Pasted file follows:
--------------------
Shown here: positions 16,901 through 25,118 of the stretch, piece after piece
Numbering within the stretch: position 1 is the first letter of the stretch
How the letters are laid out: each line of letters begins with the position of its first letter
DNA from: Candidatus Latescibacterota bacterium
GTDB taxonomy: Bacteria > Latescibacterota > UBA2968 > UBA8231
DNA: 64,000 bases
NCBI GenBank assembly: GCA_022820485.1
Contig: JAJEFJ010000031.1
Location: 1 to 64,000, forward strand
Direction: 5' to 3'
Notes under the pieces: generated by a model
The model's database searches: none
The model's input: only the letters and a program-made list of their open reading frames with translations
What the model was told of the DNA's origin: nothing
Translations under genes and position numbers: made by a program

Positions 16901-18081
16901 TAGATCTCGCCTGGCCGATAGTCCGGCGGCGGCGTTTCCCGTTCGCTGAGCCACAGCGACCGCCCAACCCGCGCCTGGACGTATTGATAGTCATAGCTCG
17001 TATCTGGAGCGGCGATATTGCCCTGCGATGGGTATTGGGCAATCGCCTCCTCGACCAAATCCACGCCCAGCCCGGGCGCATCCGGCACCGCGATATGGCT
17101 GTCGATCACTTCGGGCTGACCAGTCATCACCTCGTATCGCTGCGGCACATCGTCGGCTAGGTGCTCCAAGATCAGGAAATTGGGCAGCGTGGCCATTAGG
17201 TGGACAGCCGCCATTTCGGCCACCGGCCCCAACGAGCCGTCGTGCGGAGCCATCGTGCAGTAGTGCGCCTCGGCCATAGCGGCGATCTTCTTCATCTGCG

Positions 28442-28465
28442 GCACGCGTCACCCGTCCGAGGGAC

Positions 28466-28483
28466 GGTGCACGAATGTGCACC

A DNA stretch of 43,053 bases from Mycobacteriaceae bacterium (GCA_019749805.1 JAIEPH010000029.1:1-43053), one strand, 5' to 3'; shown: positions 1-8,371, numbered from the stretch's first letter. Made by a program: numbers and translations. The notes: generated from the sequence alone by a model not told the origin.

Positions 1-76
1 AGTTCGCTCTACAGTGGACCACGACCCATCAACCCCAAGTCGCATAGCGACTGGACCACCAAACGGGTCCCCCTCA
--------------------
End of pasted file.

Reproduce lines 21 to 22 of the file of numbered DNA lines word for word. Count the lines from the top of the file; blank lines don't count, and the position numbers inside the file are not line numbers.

Positions 28442-28465
28442 GCACGCGTCACCCGTCCGAGGGAC